Keeping mental tabs on when, where and how you have sex can help keep the passion alive. “Ask yourself: Is it too predictable? Do you always do the same things in bed?” says Macleod. If the answer is yes, spice things up. Surprise your mate with sexy lingerie or get romantic somewhere other than the bedroom.”

8. Hang Your "Do Not Disturb Sign"

Day-to-day life can get so hectic that it’s easy to live as if you’re ships passing in the night. Romantic weekend getaways can remedy this. “Before you’re married, every weekend is romantic,” notes Macleod. “Tag on a few years of marriage, however, and intimate couple time becomes harder to find than a pair of perfectly fitting jeans.” If an out-of-town adventure is too pricey, transform your bedroom into a romantic love nest with candelight and flowers. Or else, book a night at a local hotel, B&B or campground, or make it a “stay-cation” and pitch a cozy tent in your backyard. P.S. Be sure to leave those BlackBerrys and cell phones behind!

9. Stay Healthy and Fit

“Exhaustion is the number-one reason long-term couples become less sexually active. In fact, many couples claim that it’s fatigue, more than familiarity, that most often extinguishes their libido,” says Macleod. It becomes easier just to switch off the lights and drop off to sleep. Before you know it, you’re wondering what happened to your formerly hot sex life. Ward off this all-too-common situation and give your energy level a big boost by eating a healthy diet that limits sugar and fat and contains fresh produce, lean protein and good-for-you carbs and fats. Also, make sure to exercise regularly. “As mundane as it sounds, being active during the day will give you the stamina to stay up late at night,” says Macleod. “And what’s great about being in the early years of marriage is that the healthy habits you make now will set the pace for the rest of your life together.” Many couples find that trying to schedule exercise time together helps with motivation—you can keep each other going even during those inevitable times when you both feel too tired. It’s worth it!

10. Go Beyond the Bedroom

Pump up the passion under the covers by doing other fun things together. “Part of what bonds people and creates sexual energy is that sense of play and newness,” says Zoldbrod. In fact, research shows that novelty stimulates the transmission of a brain chemical called dopamine, which is important for arousal and excitement, adds Kerner. Sure, you can get that feeling of novelty by trying out new positions in the bedroom, but you can also get it from watching an athletic event together, going to a play, traveling to a destination that you both decide on, spending time with friends or anything else in which the two of you share a new experience.

11. Be High Maintenance

“It’s far easier—and more enjoyable—to keep a love life working than it is to try and fix it after it’s broken,” says Macleod, who stresses the importance and effectiveness of “maintenance sex” in long-term marriages. This is a tried-and-true way to deal with disparate sex drives and differing levels of sexual interest that occur naturally at different times, say, if one of you is feeling preoccupied by problems at work. “The less interested partner may simply agree to have sex, just to keep things going,” says Macleod. If performed with affection and received with respect and love, this kind of sex can help maintain your sexual and emotional bonds, which strengthens your marriage as a whole. Adds Macleod: “Sexual intimacy is one of the primary things that distinguishes your married relationship from all your other relationships and it deserves the attention of both partners to be sure that it stays well maintained.”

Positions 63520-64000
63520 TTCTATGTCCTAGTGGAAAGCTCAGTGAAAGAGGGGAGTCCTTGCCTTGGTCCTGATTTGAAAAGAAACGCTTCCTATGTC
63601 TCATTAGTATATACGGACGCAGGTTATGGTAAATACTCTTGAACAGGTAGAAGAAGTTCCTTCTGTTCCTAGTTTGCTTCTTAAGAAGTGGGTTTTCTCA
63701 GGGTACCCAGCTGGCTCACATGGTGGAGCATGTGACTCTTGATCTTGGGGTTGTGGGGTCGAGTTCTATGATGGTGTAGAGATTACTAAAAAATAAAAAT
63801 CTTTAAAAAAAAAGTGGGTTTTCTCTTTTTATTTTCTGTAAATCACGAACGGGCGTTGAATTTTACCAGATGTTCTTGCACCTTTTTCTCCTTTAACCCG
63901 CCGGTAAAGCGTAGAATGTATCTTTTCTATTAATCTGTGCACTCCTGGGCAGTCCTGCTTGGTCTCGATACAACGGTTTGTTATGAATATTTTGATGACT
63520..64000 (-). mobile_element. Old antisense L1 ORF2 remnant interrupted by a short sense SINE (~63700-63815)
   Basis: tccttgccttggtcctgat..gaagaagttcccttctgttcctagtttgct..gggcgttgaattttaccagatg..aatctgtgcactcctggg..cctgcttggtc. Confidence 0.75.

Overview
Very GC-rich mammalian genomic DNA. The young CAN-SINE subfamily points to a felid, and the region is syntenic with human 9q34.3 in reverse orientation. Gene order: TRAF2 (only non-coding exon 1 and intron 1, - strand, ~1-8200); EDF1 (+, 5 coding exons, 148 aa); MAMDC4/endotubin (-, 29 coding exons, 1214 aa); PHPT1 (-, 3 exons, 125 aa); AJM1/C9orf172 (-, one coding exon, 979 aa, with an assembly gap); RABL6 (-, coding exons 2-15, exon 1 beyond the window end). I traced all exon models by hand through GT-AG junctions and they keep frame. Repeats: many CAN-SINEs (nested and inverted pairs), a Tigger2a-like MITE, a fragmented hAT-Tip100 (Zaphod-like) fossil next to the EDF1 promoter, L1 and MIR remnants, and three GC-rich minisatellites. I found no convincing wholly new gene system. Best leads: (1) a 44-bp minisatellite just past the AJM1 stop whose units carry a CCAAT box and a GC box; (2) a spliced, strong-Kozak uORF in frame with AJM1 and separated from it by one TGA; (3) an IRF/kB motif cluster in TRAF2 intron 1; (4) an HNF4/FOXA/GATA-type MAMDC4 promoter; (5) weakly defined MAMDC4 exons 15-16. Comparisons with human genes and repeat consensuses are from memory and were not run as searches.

Wednesday, November 27, 2013

12 Lessons From The First Year Of Marriage

marriage advice

Whether your first year of marriage was a walk in the park or a test of your relationship, there is no doubt that those first 12 months were a learning experience.

Over the weekend, we asked our readers to tell us the most important thing they learned during their first year of marriage. Check out what they had to say below.
That even the smallest, most everyday moments can feel celebratory because they're shared together in your own home. - @MissWedTips
Sometimes you need to bite your tongue! Words that come out of your mouth in a fit of anger can't be taken back - Valerie Hashim
He still loves me, even though I am not perfect. And even on days when I am VERY far from it. - Torri Vetere Regiani
Going from starstruck engaged to the real life of a newlywed isn't as magical as all the wedding magazines lead you to believe. - @Kate_WthAHitch
The first year isn't all of your years and it isn't necessarily the best of them either. - @steelandheels
That saying "sorry" goes a long way. Even if you don't think it's your fault. - Stacy Sweets McClain
Commitment to the relationship is vital in the good times and the tough times. - Julie Munz Baumgardner
Change your mindset from "I hope this lasts forever" to "this IS forever." It feels great! - Mary Barnes
Compromise. And have a good sense of humor -- it makes everything easier and fun! - Aimee Carlson Barousse
The most important thing I learned is that my husband really is a kindhearted, genuinely good, honest man. Oh, and also that it's OK to feel like you want to strangle him sometimes, just as long as you don't actually do it. - Ebony Leeloominai
That as much as you may think you know your partner inside and out beforehand, the depth of that knowledge after being married will surprise you. - Kelli Rosebrock-Eads
That he always has my back, and I will have his. He's my best friend. - Brooke Johnson Delk

Tuesday, November 26, 2013

What to Do When You and a Vendor Don't Get Along

Working with my wedding vendors has been an enlightening experience — I never expected how invested Jason and I would become in them. They took my wedding vision, however intangible, and turned it into something that I could actually see, feel, hear, and touch; but more importantly, they connected with us on a personal level. We don’t have a wedding planner, so their feedback has been even more invaluable to us.